James McConnel, served an apprenticeship with William Cannan in Chowbent, and moved to Manchester in 1788 to work for Alexander Egelsom a weft and twist dealer with a cotton spinning establishment on Newton Street, Ancoats. The Murrays probably used the same building. In 1791 McConnel joined the partnership with Sandford and Kennedy. By 1797 McConnel and Kennedy had built a mill with steam powered spinning mules. This was Old Mill, powered by a 16 hp Boulton and Watt engine in an external engine and boiler house. The seven-storey mill was 16 bays long and 4 bays deep and had a cupola on the roof.
Between 1801 and 1803, Long Mill was built, it was eight storeys high, 30 bays long by 4 bays deep, its 45 hp Boulton and Watt engine was placed in an internal engine house on the south side of the mill but the boilers were external. A tunnel and a bridge connected it to Old Mill. The Green Dragon public house on the corner of the plot, was left in situ. In 1809, a gas making plant was built on the site, and Long Mill became one of the first gas-lit mills. There were six gasometers and 1500 burners were fed by a 19mm pipe.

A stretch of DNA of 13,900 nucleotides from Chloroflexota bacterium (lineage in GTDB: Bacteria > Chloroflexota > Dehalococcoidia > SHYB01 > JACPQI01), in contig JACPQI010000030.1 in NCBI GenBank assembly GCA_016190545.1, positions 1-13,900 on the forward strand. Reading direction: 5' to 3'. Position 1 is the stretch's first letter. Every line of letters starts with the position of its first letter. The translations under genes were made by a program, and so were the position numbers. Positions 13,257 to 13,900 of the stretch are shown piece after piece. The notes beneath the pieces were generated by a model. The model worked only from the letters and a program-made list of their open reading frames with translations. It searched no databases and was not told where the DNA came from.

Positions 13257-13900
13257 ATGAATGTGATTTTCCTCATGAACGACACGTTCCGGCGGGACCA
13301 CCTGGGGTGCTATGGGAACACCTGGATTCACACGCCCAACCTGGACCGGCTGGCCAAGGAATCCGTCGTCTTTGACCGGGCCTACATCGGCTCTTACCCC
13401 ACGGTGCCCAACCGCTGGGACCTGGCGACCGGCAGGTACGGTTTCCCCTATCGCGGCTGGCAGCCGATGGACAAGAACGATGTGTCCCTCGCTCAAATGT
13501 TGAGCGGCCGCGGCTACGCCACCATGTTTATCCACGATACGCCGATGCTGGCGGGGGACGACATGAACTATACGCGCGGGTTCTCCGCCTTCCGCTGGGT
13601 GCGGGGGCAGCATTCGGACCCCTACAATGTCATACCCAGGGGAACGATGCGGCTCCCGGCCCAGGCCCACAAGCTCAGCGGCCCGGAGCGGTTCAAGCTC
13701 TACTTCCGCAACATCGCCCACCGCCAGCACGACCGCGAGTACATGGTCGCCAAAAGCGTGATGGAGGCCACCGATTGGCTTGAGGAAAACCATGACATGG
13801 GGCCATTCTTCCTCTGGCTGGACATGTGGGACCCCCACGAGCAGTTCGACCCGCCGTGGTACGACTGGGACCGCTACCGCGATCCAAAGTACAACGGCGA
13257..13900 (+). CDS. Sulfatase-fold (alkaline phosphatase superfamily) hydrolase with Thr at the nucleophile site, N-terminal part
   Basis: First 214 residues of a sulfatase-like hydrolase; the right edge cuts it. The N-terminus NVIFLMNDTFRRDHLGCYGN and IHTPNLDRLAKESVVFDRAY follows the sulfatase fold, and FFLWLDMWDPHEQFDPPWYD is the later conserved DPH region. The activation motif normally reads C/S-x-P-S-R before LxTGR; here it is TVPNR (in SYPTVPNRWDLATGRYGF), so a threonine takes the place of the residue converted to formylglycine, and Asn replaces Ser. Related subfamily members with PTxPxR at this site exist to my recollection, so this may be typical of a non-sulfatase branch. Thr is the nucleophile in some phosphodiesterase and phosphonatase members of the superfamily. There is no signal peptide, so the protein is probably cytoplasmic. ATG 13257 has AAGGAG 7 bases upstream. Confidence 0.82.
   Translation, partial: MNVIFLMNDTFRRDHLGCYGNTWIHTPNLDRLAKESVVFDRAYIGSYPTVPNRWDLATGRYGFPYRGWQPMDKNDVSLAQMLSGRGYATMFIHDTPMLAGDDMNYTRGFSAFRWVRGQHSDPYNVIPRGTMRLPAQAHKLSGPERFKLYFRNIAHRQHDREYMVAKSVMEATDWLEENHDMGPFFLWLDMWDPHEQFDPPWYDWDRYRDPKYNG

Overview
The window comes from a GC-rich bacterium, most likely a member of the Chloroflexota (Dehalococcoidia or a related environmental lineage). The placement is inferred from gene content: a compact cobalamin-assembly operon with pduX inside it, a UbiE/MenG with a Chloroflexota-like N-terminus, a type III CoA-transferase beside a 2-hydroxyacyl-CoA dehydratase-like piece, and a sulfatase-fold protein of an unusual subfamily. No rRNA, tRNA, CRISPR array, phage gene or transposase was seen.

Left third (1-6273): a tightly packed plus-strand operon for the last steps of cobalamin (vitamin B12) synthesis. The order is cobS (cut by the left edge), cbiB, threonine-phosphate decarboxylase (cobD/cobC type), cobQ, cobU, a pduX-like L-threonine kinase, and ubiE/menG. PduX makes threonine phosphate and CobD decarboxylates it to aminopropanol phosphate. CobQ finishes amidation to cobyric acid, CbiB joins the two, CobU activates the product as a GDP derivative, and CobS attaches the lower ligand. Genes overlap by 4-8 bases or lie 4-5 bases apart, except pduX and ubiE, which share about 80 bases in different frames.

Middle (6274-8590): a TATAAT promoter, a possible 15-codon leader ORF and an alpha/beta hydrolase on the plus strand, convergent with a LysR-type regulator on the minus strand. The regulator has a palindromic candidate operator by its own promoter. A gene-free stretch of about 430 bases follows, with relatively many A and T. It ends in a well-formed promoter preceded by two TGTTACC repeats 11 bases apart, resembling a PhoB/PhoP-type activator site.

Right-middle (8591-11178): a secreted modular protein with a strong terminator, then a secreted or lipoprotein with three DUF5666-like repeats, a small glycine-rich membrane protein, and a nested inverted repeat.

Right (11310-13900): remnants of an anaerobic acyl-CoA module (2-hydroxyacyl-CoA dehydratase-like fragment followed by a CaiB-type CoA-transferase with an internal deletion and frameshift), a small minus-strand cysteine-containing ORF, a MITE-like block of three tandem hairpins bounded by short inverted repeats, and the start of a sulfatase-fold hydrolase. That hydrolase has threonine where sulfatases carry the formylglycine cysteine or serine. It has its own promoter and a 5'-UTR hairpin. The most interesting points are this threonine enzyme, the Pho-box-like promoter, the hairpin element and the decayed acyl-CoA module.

Colonel Sedgewick sold adjacent land to McConnel & Kennedy in 1817 and the four blocks of Sedgewick Mill were erected between 1818 and 1820. The largest, facing Redhill Street (Union Street), was eight storeys high and 17 bays long. The blocks were of fireproof construction. The mill's main drive shaft ran in a tunnel under the ground floor from the internal engine house which contained a 54 hp Boulton and Watt beam engine with a 24 feet (7.3 m) flywheel. William Fairbairn and James Lillie, designed and installed the shafting, which was unusual as the wings of the mill were offset at 15 degrees to the right angle. The main drive shaft powered a vertical shaft in each bay that ran to each floor. The company was the largest employer in Manchester at the time. John Kennedy retired in 1826, and the firm traded as McConnel & McConnel Co.